Hi,

Is there a way to perform division of two `int<w>`

or` bit<w>`

metadata variables during runtime in p4?

I understand that the operations on arbitrary-precision integer `int`

type variables need the values during the compile time. Also, the division operation is not listed for fixed-width signed or unsigned integers in the documentation.

Is there a way to circumvent this and preform division during runtime?

Applesoft BASIC on an Apple II in 1980 had floating point operations. The hardware had no floating-point unit, only 8-bit add, subtract, shift, and compare instructions. Thus if you have those operations, it is possible to build integer division operations out of them, as well as floating-point. That doesn’t mean it is fun to do. It can be very tedious and time-consuming, and it can require many such simpler operations to correctly perform a more complex operation, so it might not be a cost-effective exercise to try to do this on a hardware target that doesn’t already have hardware support for the operation you want.

Most people, when they see such limitations, tend to try to find approximate solutions that work well enough for the application at hand, rather than try to do the more general operations, e.g. limiting multiplication and division on integers where the divisor is a power of 2 means you can do integer shifts instead.

This article does not directly address your question, but may have some ideas you find useful, and/or its reference to the book Hacker’s Delight: p4-guide/floating-point-operations.md at master · jafingerhut/p4-guide · GitHub

Thank you very much for the response, @andyfingerhut.

For division operations involving certain feature of the incoming packet like payload size, which is beyond any kind of approximations to nearest power to 2, there is no way to achieve desired results even by coding it the tedious way, correct? As p4 code needs the numerical values at compile time, which we possibly can’t have ahead of time.

I am just trying to make sure I understand the limitation correctly.

Thank you once again!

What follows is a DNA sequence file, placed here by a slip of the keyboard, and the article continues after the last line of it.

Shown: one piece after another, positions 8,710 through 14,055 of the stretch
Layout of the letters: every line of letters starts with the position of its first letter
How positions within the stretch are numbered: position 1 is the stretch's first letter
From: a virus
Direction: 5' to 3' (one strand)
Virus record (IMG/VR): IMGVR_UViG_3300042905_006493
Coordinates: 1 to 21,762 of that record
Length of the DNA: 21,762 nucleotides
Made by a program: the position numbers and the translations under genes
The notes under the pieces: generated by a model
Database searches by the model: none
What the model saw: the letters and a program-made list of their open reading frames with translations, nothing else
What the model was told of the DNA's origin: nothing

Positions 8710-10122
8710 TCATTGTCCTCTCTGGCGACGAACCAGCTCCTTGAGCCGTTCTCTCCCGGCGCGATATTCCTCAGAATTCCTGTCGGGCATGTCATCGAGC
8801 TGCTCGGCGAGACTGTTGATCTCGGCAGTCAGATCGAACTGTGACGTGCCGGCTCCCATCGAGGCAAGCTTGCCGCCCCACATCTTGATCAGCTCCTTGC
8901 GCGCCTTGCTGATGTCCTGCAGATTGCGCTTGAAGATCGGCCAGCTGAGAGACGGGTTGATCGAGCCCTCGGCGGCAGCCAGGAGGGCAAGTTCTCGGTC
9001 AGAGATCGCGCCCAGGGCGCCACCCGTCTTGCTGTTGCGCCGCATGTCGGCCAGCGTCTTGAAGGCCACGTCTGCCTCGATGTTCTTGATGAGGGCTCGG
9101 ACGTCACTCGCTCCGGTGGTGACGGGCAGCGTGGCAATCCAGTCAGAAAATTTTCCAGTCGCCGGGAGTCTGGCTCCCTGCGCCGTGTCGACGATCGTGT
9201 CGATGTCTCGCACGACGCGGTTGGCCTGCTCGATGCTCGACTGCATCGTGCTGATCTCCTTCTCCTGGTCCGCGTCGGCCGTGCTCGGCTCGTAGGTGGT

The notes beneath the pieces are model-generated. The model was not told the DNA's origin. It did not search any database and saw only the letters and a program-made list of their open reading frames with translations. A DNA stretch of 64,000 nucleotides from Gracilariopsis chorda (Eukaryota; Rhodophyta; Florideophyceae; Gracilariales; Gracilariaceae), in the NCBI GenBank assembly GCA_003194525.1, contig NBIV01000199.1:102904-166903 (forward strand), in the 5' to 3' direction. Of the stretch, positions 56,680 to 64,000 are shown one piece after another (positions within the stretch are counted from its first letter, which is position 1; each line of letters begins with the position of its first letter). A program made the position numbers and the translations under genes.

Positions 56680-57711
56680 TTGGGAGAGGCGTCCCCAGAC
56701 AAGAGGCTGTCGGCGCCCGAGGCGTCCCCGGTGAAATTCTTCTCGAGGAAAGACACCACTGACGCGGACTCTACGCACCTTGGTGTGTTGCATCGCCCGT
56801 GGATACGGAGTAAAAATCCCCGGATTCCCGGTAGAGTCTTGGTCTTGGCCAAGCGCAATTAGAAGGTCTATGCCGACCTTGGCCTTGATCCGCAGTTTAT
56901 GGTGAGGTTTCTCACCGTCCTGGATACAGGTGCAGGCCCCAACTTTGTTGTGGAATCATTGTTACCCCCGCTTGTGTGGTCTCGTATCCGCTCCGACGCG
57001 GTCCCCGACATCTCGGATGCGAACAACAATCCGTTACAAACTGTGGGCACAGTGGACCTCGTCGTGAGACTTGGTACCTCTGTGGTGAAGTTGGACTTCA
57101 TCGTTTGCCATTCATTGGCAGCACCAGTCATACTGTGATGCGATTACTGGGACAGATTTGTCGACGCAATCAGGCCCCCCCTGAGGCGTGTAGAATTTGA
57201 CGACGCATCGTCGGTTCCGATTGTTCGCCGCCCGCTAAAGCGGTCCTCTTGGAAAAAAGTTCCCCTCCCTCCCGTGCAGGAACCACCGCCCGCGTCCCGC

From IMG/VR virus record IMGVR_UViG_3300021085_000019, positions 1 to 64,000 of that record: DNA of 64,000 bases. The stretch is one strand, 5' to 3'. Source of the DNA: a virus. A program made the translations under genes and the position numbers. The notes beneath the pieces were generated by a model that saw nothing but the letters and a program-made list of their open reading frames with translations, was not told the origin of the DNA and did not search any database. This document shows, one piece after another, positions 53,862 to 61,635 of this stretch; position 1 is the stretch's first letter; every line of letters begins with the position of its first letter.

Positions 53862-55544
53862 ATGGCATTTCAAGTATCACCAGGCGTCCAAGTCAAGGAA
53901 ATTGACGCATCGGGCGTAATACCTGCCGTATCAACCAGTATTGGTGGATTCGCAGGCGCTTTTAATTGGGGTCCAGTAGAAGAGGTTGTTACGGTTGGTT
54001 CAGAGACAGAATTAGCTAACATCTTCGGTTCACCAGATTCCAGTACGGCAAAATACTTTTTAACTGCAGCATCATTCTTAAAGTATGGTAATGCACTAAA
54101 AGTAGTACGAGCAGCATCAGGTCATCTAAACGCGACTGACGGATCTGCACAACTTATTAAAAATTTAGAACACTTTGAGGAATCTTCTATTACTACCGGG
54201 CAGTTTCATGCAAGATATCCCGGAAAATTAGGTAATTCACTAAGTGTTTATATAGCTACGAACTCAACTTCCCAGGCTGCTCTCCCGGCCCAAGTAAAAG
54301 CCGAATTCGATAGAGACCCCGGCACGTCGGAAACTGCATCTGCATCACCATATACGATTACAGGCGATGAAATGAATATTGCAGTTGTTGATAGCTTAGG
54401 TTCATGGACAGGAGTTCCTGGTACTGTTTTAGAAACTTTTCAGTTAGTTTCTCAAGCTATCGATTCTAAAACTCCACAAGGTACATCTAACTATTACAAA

What are you trying to calculate that requires a division, and why? Depending upon the purpose for which integer division is the obvious answer, there might be non-obvious approximations or techniques that you have not yet considered.

I am trying to calculate flow features for a flow between two hosts in the network. For example, i am trying to calculate the ratio of number of packets from (src to dst) to (dest to src) in a flow, based on which a match action table will be applied for that packet.

So you want to calculate (num_packets_from_A_to_B / num_packets_from_B_to_A), and then use the answer as a key in a table?

How precise of an answer do you need? e.g. is an answer like the following precise enough for your purposes?

“if the precise answer is >= 1, then round off to the nearest integer, and if the precise answer is <= 1, then round off to the nearest value of 1/N for some integer N”

Or perhaps even N could be restricted to a power of 2?

Or do you believe you need to know the answer more precisely than that? If so, how precise?

I am counting the packets using the bloom filter for each pair, that is, one entry for (A to B) and (B to A), and trying to find the ratio for every packet processed in the ingress pipeline. Then I use the answer to find a match in a table. Either to drop or forward. For example, in a very rudimentary way, if the ratio is in 1000s or 0.001, the flow is skewed and might denote some kind of an attack, then I drop the future packets from that particular source. If it is a normal traffic pattern, I forward.

I don’t need a precise value, approximate value is good enough.

The you can probably find the first 1 bit in each number and approximate that as the (log of) number’s size.

Notice that shifting by a variable amount can be very expensive in some architectures, so probably a lookup-table based approach is best.

Another technique would be something like this:

```
if ((counter1 >> 10) > counter2) {
// code here that you want to execute if counter1 is greater than 1024*counter2
} else if ((counter2 >> 10) > counter1) {
// code here that you want to execute if counter2 is greater than 1024*counter1
} else {
// code here that you want to execute if counter1 and counter2 are at most a factor of 1024 different from each other
}
```

Thank you very much @andyfingerhut. That will work for my implementation. One last question, out of curiosity, the shift count here, which is 10, should be available during compile time right? Can we set its value from a table during runtime?

Shifts with constant values are cheap in hardware, but shifts with dynamic values can be very expensive.

It really depends on your target. Barrel shifter - Wikipedia

Some P4 targets might allow the shift amount to be a run-time variable, but at least some do not.

If they do not, it is straightforward to implement a variable length shift with a P4 table like this one: p4app-switchML/bitmap_checker.p4 at main · p4lang/p4app-switchML · GitHub